OPINION: Let’s find new ideas to end domestic violence
IS IT just me or does everyone think family violence is not easily understood?
Some family violence, we know, is about mental illness or substance abuse. It can also be the result of high stress situations, where one partner loses restraint.
But much more commonly, domestic abuse is about one person intentionally trying to control another.
The abuser is purposefully using verbal or physical means to oppress the other person, usually the one they claim to love most in the world.
The other confusing thing about family violence is you can't always spot it.
Strong, intelligent, seemingly self-assured people can be victims, abusers can seem perfectly kind and reasonable outside the home.
That was certainly the case when domestic violence visited my family. My family member never reported the abuse endured by her family, she suffered silently for years before finding the courage to leave.
She was one of the lucky ones too because her husband let her go and later sought help for alcohol abuse.
The Prime Minister yesterday announced $100 million in federal funding to help stop family violence.
It's good news but the truth is a lot of money has already been thrown at the problem.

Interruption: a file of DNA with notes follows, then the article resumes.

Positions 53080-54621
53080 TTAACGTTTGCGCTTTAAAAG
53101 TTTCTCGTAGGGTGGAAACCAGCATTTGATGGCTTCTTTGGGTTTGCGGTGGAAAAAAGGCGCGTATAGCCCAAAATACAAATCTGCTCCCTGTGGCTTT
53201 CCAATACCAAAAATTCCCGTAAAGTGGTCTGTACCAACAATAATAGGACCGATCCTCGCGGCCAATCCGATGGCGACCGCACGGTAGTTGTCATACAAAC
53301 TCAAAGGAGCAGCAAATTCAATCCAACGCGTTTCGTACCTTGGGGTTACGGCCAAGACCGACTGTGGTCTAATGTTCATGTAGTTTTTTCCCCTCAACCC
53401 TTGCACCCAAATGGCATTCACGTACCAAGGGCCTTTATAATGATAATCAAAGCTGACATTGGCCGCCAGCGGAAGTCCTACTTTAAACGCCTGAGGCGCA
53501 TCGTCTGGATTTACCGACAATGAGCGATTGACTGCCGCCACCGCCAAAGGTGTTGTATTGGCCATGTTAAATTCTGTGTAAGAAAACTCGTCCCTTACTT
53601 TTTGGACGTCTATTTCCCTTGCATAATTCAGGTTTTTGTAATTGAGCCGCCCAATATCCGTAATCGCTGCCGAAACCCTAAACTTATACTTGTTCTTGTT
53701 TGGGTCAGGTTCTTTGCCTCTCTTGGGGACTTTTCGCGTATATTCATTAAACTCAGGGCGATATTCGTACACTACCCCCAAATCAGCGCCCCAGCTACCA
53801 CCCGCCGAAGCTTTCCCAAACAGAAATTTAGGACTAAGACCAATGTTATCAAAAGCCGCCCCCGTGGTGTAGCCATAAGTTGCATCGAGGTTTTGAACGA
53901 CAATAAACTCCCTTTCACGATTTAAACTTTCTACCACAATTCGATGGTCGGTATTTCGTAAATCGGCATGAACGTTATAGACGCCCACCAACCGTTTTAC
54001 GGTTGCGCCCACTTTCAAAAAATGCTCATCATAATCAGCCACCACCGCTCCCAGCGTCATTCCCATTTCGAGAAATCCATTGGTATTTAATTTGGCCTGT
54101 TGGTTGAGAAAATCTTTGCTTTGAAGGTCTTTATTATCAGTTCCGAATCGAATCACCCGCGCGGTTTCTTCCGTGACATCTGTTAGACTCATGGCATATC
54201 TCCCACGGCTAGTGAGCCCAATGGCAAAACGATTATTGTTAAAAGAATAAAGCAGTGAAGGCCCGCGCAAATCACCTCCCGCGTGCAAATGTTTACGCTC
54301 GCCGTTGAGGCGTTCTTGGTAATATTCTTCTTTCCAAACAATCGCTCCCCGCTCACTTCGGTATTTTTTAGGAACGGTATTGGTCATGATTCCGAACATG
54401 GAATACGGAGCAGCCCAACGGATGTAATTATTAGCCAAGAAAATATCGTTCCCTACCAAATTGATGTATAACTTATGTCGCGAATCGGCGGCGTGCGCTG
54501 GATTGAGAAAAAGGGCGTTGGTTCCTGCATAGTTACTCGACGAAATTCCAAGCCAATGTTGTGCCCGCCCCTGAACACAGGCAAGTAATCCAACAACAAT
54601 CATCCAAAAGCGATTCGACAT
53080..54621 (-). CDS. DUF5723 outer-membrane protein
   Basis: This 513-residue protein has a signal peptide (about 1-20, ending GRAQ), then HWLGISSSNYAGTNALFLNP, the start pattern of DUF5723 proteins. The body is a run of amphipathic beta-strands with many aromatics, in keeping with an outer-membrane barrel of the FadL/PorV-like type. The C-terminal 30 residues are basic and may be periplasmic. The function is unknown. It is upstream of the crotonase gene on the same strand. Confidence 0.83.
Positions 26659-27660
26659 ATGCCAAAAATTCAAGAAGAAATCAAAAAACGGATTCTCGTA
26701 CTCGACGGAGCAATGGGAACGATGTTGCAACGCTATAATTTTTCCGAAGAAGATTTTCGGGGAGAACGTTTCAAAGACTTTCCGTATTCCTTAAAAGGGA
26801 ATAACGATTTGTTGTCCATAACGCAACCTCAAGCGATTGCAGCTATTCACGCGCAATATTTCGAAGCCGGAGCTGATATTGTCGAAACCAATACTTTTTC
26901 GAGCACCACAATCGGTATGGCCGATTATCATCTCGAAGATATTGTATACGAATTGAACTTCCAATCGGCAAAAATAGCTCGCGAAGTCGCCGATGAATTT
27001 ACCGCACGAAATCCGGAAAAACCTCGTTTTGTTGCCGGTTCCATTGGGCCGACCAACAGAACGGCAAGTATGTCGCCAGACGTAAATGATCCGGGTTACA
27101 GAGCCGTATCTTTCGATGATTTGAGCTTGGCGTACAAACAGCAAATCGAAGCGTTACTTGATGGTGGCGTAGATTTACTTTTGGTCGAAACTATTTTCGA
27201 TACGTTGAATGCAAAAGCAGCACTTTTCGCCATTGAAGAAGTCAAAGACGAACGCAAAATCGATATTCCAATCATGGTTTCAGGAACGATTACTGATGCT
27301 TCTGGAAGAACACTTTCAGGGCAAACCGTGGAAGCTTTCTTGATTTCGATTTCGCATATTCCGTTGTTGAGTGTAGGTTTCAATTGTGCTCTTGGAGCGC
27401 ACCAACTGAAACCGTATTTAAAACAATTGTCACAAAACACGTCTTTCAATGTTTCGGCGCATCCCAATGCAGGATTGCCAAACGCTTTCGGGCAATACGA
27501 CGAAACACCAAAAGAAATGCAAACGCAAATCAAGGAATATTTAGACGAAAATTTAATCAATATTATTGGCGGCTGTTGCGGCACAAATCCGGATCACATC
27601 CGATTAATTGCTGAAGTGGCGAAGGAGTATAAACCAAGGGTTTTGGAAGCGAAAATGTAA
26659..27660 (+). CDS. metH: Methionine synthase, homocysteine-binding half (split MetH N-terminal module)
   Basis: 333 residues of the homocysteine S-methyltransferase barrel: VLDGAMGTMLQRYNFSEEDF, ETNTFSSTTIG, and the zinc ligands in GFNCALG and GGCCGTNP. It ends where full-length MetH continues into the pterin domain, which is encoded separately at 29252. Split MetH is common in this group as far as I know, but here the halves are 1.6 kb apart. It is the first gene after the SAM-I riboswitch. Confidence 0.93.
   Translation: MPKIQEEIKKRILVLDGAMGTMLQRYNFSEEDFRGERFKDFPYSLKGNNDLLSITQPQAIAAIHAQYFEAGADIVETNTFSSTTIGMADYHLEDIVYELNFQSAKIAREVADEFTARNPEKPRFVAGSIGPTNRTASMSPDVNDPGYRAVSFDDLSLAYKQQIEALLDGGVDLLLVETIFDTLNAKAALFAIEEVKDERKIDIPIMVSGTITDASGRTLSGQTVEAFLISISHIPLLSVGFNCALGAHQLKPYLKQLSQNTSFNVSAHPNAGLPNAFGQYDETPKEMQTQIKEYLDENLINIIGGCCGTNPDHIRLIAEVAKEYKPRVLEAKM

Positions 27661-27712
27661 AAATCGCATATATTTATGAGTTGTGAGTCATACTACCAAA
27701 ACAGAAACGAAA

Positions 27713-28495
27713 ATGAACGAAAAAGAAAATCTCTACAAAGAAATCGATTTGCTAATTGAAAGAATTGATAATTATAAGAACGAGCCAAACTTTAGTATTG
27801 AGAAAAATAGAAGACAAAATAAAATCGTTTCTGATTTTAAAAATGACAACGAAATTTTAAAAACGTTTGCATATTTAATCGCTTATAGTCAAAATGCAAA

Action plans, pilot projects, early intervention initiatives and law reforms have been rolled out since the 1980s and the uncomfortable truth is there has been no reduction in family violence.
This year alone more than 63 Australian women have been killed by a current or former partner.
The number of reported incidents to Queensland police increased from 58 000 in 2011-12 to 66 000 in 2013-14 - equating to more than 180 incidents every day.
That's not to say the money has been wasted, a lot of it has been spent on protection and initiatives that work. What we need is hard data to confirm which schemes are the most effective. And we need new ideas.
In recent weeks we have heard talk of government issued panic buttons and extra police resources to ensure no-one reporting family violence is turned away.
In Victoria magistrates are calling for a dedicated family violence court that would include specially trained staff, separate waiting areas and full time counsellors and welfare assistance officers.
Some states are considering crime of family violence legislation. The Federation of Community Legal Centres has suggested legally binding mediation between victim and perpetrator.
We know child victims of violence believe aggression is a reasonable way to resolve conflict. Boy victims are more likely to abuse when they grow up and girls who witness domestic violence are more likely to be adult victims. And the cycle continues.
With the new money we need to be more practical, with more safe houses for victims, more options for law enforcement and more behaviour programs for abusers. But we also need to be more creative.
People in danger should call 000 immediately. Those suffering abuse can call DV Connect 1800 811 811.